In Chapultepec Park I saw many food vendors but despite it’s name you I did not find one grasshopper. I don’t know what was up with that, I guess the Aztecs ate them all. In case your not aware Chapultepec comes from the Nahuatl (ancient Aztec language) word meaning “place with the grasshopper.” Even so, Denise was very disappointed in not being able to dine on roasted 6 legged creatures.
Trying to cheer Denise up we headed to to the Chapultepec Zoo. Nope, no grasshoppers there either, but AJ did have a mission. As soon as we got through the gates of the zoo AJ declared he wanted to see two things: Pandas and Giraffes. Luckily, Chapultepec Zoo has both.
The zoo for us was a great choice for two reasons. First, zoos are very children tolerant. Basically, if you are ever in a city and need to find something to do for your children, find a zoo. Second, in Mexico City the zoo is free! Well entrance to the zoo is free. ANYTHING other than looking animals will cost you and I do mean ANYTHING. You want to play in the Butterfly Palace? It will cost you. You want to check out the cool snake temple? It will cost you. Need to go to the bathroom? It will cost you. You getting hungry and feeling the need for some McNuggets? It will cost you. Oh well, but then again, what made you think they were giving away free food in Mexico?! Actually, it isn’t that bad, although I am guessing $22 pesos ($2 dollars US) for an ice cream cone and 4 McNuggets is expensive to the average Mexican, it seemed rather normal priced to me. Also, paying 5 pesos (.40cents US) for a decently clean restroom with toilet paper also seemed really reasonable.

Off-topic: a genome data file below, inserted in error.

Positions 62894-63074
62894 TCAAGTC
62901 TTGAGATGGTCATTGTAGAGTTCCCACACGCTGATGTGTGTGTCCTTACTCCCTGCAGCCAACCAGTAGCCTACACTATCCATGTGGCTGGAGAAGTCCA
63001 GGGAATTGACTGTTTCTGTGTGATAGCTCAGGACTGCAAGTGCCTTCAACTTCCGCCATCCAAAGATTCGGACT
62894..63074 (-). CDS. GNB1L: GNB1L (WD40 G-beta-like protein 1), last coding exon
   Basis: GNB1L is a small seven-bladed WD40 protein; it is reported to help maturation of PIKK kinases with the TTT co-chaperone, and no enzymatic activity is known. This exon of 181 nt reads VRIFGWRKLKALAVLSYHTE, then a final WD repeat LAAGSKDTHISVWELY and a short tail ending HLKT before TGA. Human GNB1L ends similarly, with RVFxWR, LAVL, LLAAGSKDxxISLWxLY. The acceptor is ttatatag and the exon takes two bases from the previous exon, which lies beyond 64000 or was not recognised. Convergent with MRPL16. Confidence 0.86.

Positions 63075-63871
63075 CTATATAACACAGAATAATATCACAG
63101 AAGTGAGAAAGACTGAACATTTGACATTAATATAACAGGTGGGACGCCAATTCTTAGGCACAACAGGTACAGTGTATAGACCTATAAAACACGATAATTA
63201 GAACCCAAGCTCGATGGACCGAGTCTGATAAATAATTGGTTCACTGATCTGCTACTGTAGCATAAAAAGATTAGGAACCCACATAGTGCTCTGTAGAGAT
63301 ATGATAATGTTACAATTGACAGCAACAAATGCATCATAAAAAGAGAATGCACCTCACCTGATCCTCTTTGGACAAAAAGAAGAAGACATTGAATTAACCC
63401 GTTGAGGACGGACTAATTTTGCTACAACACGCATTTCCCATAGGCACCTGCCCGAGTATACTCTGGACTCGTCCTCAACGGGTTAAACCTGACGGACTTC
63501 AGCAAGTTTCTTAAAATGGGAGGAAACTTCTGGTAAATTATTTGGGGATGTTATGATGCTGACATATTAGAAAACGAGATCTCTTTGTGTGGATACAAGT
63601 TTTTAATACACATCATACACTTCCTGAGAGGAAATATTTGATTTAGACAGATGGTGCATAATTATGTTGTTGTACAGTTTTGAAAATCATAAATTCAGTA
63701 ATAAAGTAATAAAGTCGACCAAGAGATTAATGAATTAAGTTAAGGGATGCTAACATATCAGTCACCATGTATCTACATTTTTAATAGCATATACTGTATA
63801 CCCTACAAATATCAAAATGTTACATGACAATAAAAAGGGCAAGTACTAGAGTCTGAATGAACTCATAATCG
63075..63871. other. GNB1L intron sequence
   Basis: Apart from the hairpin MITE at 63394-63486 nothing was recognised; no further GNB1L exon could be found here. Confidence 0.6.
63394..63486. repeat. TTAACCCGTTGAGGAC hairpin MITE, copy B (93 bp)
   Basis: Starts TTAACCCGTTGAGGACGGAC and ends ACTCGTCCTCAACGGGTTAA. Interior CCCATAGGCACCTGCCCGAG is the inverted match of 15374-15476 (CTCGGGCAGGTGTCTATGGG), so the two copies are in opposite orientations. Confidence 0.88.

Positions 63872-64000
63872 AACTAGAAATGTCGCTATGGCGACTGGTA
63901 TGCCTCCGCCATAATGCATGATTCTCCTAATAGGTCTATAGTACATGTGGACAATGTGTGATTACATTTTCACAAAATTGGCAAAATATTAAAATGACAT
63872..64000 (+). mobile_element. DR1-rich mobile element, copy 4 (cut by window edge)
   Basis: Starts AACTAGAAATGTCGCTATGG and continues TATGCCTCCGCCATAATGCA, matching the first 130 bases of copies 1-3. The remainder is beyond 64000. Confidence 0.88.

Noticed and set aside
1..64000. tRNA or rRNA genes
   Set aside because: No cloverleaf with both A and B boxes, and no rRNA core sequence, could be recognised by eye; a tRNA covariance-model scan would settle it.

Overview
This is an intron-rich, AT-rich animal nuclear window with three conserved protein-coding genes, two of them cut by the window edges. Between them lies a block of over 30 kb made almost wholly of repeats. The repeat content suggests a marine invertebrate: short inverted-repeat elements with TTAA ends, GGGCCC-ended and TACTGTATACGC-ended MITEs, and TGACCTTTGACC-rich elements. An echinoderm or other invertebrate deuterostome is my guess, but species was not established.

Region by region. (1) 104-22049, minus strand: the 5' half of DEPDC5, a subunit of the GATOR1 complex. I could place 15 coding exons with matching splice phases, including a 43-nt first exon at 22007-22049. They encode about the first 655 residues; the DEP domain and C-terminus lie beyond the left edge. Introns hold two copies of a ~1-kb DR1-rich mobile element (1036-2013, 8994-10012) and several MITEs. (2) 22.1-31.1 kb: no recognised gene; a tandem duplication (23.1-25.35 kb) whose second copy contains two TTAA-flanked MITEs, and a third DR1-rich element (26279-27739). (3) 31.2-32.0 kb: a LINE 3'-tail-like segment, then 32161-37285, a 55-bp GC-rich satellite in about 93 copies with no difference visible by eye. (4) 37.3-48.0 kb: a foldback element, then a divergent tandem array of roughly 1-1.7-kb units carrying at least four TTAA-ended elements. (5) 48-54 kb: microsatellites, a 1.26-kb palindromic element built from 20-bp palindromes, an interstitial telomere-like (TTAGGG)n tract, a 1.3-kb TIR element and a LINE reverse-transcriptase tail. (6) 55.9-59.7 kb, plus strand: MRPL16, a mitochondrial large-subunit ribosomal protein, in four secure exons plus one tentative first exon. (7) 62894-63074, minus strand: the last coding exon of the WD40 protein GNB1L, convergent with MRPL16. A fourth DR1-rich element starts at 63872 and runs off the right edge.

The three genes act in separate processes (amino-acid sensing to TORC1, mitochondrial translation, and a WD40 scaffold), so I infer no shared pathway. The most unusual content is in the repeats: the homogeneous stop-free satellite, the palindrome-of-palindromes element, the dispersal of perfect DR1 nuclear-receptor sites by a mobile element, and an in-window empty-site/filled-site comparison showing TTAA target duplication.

Overall, we enjoyed Chapultepec park a lot. The zoo was very well laid out and it was fun to see all the animals. After going to the zoo we strolled through Chapultepec Park and saw all the vendors. It is hard to describe what it is like running the gauntlet of people trying to sell you everything from hot dogs, to fake poop, or a picture with your favorite Mexican cartoon character (apparently Barney is big in Mexico City). I did take this little video in attempt to get the atmosphere:
After walking through the lanes of Chapultepec Park we stopped by the Ninos Heroes (Boy Heros) Monument. This monument honors the boys that were slaughtered in the Mexican American War. In this particular bloody incident of the war, the American Marines took over the Mexican capital of Mexico City. The main army fled, but the cadets in Chapultepec Castle (back then it was a military officers school) stayed and decided to defend the capital. They were no match for the American army and basically got slaughtered. According to legend at the end the last cadet rather than surrender wrapped himself in the Mexican flag and jumped off the Chapultepec castle tower. Soon after this event General Santana was captured and half of Mexico (what is now California, Utah, Colorado, and Texas) was given up in ransom.
After seeing the monument we found a little Argentine restaurant called El Kioskito. No grasshopers there either. Denise was again disappointed but she quickly got over it when they gave her enchilladas. There were all sorts of pictures on the wall. We would have probably had been more impressed if we watched more Mexican TV, but we soon learned who the owner of the restaurant was by looking at the pictures, there wasn’t one picture without him in it (we should of asked the waiter for his name). Seeing a prime opportunity for meat, I ordered a round of steak tacos. AJ got a kids meal which was a big plate of spanish rice. It was a nice meal and it had good atmosphere. The best part was with tip it only cost us about $20 dollars.
(click on a picture to enlarge)